Coronavirus: A Global Natural Disaster
If you look back over the last century, you’ll find three types of events that have greatly disrupted stock markets leading to market declines and levels of volatility that are reminiscent of the market reaction being triggered by the Coronavirus outbreak. Each of the events mentioned below triggered single day market declines and rallies on the order of the huge swings we’ve seen over the last week.
- Economic Catastrophes: The Depression in the 1930s, the stagflation of the 1970s, and the Financial Crisis of the late 2000s, were all catastrophes rooted in destabilized economic systems.
- Social Catastrophes: World War II and the start of the Arab-Israeli War in 1948, were catastrophes rooted in destabilized social systems.
- Financial Market Catastrophes: The crash of 1987, which saw the US stock market fall 20% in one day, was a stock market disruption that was rooted not in external economic or social factors but was a function of the financial market system itself becoming destabilized.
With Coronavirus we now have a fourth type of catastrophe triggering a market decline and volatility on par with the previously known types of events listed above. While readers with a good sense of history might point to the Spanish Flu pandemic of 1918-1919 as being potentially similar to Coronavirus, the US stock market actually rallied 10% in 1918 and 30% in 1919.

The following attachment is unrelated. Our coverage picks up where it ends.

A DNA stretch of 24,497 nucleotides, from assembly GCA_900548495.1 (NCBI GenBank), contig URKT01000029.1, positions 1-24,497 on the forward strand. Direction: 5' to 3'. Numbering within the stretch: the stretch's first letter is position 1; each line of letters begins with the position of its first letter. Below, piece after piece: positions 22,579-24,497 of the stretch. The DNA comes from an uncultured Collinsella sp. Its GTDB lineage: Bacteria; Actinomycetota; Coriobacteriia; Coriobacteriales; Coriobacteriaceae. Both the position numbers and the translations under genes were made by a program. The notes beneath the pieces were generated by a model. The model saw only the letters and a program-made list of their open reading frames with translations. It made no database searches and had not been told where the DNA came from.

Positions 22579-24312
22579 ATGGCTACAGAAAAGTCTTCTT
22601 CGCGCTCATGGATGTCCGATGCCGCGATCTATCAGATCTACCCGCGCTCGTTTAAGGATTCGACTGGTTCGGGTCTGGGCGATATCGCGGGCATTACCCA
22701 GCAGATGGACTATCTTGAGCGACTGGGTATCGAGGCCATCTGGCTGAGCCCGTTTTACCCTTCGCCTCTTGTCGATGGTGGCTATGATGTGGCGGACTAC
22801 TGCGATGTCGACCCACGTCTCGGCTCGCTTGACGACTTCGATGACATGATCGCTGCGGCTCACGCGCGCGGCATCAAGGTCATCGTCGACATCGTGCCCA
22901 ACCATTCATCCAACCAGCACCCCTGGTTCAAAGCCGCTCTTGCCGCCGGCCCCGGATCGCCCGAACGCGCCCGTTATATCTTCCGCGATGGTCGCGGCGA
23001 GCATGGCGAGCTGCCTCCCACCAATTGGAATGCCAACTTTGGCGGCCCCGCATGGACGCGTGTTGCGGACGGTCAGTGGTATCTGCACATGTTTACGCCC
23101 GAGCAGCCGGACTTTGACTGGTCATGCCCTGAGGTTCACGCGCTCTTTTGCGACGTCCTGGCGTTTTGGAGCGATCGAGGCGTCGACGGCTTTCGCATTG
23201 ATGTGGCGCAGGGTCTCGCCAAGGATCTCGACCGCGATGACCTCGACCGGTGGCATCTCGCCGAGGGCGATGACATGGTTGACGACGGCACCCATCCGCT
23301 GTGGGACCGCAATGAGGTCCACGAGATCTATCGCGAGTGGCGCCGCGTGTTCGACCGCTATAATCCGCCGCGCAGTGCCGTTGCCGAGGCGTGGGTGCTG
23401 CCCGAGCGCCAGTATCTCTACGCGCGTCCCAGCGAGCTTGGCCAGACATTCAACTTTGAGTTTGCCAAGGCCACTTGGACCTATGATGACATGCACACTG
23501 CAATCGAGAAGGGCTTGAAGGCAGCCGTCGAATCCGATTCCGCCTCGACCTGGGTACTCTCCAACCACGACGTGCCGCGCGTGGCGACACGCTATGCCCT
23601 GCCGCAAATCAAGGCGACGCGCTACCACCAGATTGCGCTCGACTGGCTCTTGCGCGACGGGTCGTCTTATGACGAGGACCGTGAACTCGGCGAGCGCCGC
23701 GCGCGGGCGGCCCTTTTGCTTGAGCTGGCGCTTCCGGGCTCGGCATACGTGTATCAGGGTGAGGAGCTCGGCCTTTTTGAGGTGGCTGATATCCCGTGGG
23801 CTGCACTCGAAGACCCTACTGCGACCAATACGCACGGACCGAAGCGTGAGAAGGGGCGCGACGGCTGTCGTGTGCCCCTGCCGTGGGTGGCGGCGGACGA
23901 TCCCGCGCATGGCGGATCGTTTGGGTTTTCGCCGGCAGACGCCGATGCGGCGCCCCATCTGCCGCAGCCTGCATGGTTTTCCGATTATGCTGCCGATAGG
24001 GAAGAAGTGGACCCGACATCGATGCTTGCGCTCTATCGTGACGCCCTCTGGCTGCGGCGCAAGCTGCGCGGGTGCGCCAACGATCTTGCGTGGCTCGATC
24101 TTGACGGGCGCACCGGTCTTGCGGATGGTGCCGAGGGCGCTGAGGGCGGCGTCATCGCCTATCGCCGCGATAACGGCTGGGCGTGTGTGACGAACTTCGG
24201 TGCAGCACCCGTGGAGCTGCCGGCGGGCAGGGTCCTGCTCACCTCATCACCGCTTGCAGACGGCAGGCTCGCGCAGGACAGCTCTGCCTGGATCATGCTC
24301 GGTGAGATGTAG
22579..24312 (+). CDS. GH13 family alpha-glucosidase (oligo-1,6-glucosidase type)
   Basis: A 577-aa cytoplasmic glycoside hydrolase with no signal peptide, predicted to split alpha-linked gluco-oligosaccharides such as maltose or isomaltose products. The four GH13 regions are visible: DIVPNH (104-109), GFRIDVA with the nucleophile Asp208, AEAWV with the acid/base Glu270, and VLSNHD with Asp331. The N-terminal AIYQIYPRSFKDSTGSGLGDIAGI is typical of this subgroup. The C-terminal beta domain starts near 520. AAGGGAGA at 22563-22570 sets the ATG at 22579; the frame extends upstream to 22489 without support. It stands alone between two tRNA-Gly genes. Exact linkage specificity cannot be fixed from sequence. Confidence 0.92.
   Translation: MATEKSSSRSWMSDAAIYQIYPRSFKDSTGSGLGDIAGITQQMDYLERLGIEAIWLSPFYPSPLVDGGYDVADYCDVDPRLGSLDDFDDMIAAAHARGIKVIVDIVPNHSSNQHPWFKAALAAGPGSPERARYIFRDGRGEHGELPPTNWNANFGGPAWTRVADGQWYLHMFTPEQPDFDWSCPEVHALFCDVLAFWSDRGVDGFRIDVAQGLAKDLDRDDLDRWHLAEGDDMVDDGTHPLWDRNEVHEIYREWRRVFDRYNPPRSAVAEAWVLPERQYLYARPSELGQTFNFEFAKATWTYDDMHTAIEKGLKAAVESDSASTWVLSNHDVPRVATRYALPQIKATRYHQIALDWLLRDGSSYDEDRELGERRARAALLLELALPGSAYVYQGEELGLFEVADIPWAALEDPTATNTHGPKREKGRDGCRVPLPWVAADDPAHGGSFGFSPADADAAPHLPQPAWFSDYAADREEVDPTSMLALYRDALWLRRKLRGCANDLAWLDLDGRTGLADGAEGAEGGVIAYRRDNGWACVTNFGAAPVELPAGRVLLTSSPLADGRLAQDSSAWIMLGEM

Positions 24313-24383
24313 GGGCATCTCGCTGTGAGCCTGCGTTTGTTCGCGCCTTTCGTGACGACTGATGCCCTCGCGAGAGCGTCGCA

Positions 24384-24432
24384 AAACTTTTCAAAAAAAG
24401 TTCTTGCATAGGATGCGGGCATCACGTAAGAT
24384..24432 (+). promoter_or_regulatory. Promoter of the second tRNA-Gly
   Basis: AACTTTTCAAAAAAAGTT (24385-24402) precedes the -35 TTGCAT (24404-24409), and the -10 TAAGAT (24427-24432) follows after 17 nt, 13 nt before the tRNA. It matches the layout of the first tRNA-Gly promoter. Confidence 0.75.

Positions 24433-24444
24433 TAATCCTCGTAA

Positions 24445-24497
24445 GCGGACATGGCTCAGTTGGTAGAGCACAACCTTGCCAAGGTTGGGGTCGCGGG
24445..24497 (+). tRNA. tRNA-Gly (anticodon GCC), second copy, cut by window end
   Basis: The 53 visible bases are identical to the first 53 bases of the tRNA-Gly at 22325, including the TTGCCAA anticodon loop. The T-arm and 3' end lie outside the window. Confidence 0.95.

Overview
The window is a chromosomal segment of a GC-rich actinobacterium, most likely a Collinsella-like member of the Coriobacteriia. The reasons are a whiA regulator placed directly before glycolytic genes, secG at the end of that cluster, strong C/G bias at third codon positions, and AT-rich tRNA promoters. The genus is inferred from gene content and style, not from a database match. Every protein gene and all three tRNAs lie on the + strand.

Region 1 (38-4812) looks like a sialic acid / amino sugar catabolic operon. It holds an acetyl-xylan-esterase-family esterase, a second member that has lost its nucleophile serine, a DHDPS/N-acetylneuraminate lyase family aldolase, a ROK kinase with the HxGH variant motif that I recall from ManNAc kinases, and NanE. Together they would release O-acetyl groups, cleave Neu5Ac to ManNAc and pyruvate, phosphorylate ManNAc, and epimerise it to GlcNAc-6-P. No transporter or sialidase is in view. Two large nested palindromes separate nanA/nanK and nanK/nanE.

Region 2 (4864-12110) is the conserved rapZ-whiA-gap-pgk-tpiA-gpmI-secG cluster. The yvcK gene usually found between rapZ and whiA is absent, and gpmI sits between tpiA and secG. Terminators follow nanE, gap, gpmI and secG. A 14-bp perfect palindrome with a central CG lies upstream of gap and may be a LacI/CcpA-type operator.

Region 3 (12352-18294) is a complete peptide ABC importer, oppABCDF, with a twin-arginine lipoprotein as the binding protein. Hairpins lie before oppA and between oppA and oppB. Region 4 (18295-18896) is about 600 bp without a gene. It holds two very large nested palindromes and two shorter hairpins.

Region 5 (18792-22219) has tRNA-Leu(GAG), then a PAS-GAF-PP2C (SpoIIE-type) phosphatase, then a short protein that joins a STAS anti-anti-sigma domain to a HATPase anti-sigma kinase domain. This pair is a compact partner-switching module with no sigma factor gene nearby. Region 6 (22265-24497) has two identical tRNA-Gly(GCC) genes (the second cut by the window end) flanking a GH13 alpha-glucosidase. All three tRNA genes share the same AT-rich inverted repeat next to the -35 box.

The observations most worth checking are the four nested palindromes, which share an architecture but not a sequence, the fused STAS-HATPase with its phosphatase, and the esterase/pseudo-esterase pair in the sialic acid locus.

In the case of economic and social catastrophes, the large scale and persistent disruption of underlying economic and social order has generally led to impairment in the intrinsic value of public companies, which is why the resulting stock market declines continued for some time. But in the case of the financial market catastrophe of 1987, the underlying economic and social order was not disturbed and so the stock market was relatively quick to recover. In fact, the two years after the crash of 1987 saw a relentless 60% rally.